Using Social Media Data to Explore Place Activity During the 2018 Gold Coast Commonwealth Games
YOW! Data 2018
Why do people choose to live in one neighbourhood over another? Every day government makes decisions that can change the way a neighbourhood operates and feels. Understanding the impact that these decisions have is convoluted and hard to measure.
In April, the Gold Coast held the 2018 Commonwealth Games. These events, usually advertised as urban renewal or regeneration projects, have a lasting impact on the neighbourhoods where they take place. Usually, there is a strong push to predic the impact of the games through economic assessments and surveys, however, once the games are happening, is that impact tracked? Sometimes, further economic assessments are produced years after the event which evaluate whether the impact was as expected. Can we do better?
Social data can provide us with more timely evidence of whethere the event is activating the economy as expected, or maybe highlight issues that can be resolved.
Using social media data we will explore Facebook places data during and after the games, ultimately generating a dashboard to help us visualise change by giving us the ability to filter and aggregate the data. We will manage the data using Python’s Pandas, generate quick visualisations using Plotly, and finish off by spinning up a dashboard using Plotly’s Dash.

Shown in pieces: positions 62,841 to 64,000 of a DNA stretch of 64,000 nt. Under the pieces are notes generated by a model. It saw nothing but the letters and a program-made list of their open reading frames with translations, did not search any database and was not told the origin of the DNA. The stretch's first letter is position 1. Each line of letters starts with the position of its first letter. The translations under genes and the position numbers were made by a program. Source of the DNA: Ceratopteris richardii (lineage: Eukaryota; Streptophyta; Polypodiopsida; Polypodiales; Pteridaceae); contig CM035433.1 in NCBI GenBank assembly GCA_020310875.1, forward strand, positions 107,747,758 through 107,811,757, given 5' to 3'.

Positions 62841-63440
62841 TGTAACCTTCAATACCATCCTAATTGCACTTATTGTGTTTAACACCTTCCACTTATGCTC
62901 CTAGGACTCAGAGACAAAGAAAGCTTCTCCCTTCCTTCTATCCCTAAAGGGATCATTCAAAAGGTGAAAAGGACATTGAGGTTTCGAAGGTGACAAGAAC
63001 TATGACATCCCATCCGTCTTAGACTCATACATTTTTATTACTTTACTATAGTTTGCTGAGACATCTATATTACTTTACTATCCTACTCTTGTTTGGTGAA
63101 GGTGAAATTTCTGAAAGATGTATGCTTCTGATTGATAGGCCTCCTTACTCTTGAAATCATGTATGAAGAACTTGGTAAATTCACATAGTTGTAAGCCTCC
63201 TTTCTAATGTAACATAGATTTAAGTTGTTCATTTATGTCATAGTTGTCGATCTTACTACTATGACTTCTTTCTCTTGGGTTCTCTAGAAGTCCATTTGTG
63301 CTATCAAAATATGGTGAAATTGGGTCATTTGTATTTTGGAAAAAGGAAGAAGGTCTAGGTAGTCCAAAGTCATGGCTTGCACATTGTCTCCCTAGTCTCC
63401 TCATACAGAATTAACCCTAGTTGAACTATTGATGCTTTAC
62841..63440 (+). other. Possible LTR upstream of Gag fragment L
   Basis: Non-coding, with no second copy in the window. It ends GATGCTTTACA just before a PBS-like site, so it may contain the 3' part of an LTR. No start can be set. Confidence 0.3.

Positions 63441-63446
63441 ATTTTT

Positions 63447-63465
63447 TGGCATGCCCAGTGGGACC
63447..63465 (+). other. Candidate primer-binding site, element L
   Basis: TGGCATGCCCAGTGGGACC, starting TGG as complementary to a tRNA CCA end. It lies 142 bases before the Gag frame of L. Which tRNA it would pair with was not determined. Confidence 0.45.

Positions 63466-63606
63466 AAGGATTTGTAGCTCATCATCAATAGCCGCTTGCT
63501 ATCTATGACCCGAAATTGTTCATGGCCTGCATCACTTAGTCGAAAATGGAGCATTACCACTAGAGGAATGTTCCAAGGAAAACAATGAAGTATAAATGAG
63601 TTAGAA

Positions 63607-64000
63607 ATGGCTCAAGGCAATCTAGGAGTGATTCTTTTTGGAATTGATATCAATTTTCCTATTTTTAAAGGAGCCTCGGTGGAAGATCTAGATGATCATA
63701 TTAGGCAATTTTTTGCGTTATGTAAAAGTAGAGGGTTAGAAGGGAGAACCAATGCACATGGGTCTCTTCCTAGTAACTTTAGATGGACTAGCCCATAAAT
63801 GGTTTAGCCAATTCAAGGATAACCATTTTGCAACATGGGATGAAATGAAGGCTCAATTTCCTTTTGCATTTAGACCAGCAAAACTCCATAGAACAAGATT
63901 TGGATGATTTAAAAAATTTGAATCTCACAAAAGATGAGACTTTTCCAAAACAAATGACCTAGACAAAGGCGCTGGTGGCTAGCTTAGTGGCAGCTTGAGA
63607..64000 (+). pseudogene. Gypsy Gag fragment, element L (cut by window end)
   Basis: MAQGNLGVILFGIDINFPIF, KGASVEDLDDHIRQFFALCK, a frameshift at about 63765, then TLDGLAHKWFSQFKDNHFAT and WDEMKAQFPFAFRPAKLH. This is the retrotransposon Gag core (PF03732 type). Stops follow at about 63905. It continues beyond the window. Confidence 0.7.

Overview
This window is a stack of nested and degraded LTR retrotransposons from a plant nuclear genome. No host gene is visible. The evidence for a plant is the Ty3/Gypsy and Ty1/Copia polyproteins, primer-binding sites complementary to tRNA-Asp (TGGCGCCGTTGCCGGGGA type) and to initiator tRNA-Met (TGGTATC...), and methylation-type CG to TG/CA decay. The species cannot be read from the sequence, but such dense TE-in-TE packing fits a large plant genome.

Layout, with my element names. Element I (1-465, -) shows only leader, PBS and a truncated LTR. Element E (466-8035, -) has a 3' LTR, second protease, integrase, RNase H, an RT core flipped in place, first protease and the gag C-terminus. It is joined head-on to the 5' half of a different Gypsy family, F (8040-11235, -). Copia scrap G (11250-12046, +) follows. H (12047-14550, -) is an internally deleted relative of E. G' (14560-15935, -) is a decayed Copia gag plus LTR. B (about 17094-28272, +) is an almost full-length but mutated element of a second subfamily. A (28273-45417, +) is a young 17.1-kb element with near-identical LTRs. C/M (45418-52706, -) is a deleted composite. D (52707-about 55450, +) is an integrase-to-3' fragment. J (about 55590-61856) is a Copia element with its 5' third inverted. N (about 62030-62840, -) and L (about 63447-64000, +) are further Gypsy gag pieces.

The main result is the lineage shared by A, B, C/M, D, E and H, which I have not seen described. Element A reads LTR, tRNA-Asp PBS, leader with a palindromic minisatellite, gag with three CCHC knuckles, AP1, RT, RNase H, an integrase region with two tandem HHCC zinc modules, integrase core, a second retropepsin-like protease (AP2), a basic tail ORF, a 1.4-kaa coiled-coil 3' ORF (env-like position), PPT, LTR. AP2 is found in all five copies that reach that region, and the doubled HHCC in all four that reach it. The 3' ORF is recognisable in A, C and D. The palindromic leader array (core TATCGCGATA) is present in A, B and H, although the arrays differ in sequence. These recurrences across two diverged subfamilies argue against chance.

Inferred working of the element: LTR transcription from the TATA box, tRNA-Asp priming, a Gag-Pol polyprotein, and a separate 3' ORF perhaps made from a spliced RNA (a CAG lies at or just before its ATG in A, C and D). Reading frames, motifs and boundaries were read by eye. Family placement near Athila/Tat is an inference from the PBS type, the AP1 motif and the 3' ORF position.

Head of Analytics
Gala is a mathematician and programmer using data analytics to improve the way we understand cities. With a diverse background in secondary education, volunteering, optimisation and all-things data, Gala is enthusiastic to find solutions to interesting problems and innovative ways to visualise data.
At Neighbourlytics, Gala investigates what information can be extracted from urban data sources to define and visualise the unique local identity of a neighbourhood.
Gala is driven to positively impact her community through her skills and her voice. As such, she is involved with multiple organisations aimed at making the world (but particularly, the tech-world) a better place for women.